Over 40% of CIOs in India not prepared to respond to digital torrent, says Gartner survey

Digitalization, the third era of enterprise IT, is beginning, but most CIOs do not feel prepared for this next era, says a global survey of CIOs by Gartner.

While more than half of the global respondents (51 percent) feel that digital torrent is coming faster than they can cope 42 percent don’t feel they have the talent needed to face the digital future in IT.


In India, 41 percent of the CIOs participated in the survey agreed that they cannot respond to the digital torrent in a timely fashion and this threatens the success of the business and credibility of their organization. However 22 percent said their IT organization has the right skills and capabilities in place to meet the upcoming challenges.

On an average CIOs expect their IT budgets to remain essentially flat (increasing 0.2 percent on average) in 2014.

However, IT budget in India is likely to increase 8.2 percent on an average, the survey said. While 66 percent of the CIOs in India who participated in the survey indicated a rise in the budget in 2014, 20 percent said they expect a dip from 2013. Fifteen percent indicated it is likely to be unchanged. At least 41 percent of the total IT spend is outside the IT organization.

Top five technology priorities for enterprise IT in India are Mobile, BI/Analytics, Infrastructure & Datacenter, ERP and Cloud.

The survey included 2,339 CIOs, representing more than $300 billion in CIO IT budgets in 77 countries.

Commenting on the findings of the report, “Taming the Digital Dragon: The 2014 CIO Agenda,” Dave Aron, vice president and Gartner Fellow, said, “2014 must be a year of significant change if CIOs are to help their businesses and public sector agencies remain relevant in an increasingly digital world.”

During the first era of enterprise IT, the focus was on how IT could help do new and seemingly magical things — automating operations to create massive improvements in speed and scale, and providing business leaders with management information they never had before.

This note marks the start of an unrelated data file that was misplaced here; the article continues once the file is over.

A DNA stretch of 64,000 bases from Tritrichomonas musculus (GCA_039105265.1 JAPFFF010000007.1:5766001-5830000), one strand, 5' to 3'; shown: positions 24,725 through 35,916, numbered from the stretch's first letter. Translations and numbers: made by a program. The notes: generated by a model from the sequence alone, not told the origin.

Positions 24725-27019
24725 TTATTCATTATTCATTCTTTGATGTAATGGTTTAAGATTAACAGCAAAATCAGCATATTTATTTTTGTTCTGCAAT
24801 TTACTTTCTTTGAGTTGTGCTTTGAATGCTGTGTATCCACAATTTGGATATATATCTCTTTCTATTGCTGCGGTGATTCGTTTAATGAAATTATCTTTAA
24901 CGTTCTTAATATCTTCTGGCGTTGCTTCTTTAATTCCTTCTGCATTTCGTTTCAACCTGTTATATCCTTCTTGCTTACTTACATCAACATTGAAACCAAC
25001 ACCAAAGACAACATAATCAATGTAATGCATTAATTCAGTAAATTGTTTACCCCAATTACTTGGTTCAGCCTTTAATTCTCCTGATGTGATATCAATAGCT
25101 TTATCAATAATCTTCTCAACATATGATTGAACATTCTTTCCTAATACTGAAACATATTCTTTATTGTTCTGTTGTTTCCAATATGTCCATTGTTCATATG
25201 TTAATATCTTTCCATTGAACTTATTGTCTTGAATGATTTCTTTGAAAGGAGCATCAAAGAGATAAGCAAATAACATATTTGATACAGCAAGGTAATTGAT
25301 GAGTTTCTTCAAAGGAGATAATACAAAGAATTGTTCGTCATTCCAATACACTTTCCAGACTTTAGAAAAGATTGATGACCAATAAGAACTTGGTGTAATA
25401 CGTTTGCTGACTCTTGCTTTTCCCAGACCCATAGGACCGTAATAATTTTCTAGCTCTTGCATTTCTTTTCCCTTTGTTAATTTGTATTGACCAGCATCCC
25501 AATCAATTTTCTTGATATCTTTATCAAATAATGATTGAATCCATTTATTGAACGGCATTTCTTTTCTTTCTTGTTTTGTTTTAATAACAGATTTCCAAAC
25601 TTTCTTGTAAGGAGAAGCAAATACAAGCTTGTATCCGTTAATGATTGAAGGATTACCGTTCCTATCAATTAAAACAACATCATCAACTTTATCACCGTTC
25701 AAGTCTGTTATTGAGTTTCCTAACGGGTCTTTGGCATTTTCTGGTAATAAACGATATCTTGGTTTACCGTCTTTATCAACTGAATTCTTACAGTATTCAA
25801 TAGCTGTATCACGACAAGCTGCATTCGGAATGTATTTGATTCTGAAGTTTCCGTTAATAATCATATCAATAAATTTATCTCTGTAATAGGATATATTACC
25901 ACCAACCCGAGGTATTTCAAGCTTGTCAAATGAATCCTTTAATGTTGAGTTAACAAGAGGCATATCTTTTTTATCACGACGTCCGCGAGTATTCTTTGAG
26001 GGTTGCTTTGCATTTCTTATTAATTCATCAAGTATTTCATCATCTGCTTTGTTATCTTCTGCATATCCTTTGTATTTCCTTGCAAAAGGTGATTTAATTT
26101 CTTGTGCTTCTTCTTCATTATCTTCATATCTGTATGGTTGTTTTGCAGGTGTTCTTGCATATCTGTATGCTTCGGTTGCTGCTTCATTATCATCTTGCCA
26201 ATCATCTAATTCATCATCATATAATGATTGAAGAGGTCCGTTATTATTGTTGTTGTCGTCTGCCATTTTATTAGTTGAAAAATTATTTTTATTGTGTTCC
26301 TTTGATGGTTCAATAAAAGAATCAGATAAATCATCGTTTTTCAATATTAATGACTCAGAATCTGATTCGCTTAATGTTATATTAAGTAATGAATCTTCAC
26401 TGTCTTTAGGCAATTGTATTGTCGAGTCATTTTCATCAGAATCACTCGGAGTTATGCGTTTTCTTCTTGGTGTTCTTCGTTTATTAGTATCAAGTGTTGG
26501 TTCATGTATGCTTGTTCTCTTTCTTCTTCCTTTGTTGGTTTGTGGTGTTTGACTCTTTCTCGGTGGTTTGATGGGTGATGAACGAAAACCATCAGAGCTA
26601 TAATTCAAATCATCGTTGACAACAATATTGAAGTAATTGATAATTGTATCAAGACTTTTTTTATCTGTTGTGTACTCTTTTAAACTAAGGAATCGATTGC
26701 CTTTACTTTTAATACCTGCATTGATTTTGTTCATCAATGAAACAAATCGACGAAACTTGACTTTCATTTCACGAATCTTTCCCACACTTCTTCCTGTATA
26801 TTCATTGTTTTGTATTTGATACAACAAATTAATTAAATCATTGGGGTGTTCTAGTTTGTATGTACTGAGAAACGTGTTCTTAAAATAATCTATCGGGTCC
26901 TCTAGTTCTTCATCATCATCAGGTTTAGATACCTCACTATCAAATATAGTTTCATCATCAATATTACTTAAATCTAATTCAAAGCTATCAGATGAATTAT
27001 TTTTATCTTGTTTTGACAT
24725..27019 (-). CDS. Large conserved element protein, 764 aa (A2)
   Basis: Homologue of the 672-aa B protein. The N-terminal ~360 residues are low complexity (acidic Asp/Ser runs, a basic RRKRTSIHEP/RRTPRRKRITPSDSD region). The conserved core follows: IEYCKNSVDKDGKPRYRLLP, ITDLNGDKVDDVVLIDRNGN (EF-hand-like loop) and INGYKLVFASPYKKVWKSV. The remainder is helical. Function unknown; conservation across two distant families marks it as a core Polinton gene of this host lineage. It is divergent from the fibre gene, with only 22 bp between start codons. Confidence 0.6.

The last decade has represented the second era of enterprise IT, an era of industrialization of enterprise IT, making it more reliable, predictable, open and transparent. However, while this second era has been necessary and powerful, tight budgets and little appetite for risk left scant room for innovation.

Entering the third era of enterprise IT technological and societal trends, such as the Nexus of Forces and the Internet of Things, are changing everything, Gartner said. These trends not only improve what businesses do with technology to make themselves faster, cheaper and more scalable, but fundamentally change businesses with information and technology, changing the basis of competition and in some cases, creating new industries.

“2014 will be a year of dual goals: responding to ongoing needs for efficiency and growth, but also shifting to exploit a fundamentally different digital paradigm. Ignoring either of these is not an option,” said Aron.

According to Aron, IT spending, portfolio balance and the choice of technologies, talent, sourcing options, leadership, structure and governance must all be designed to make the business win. “However, despite the need to grow, there is pressure on IT budgets,” he said.

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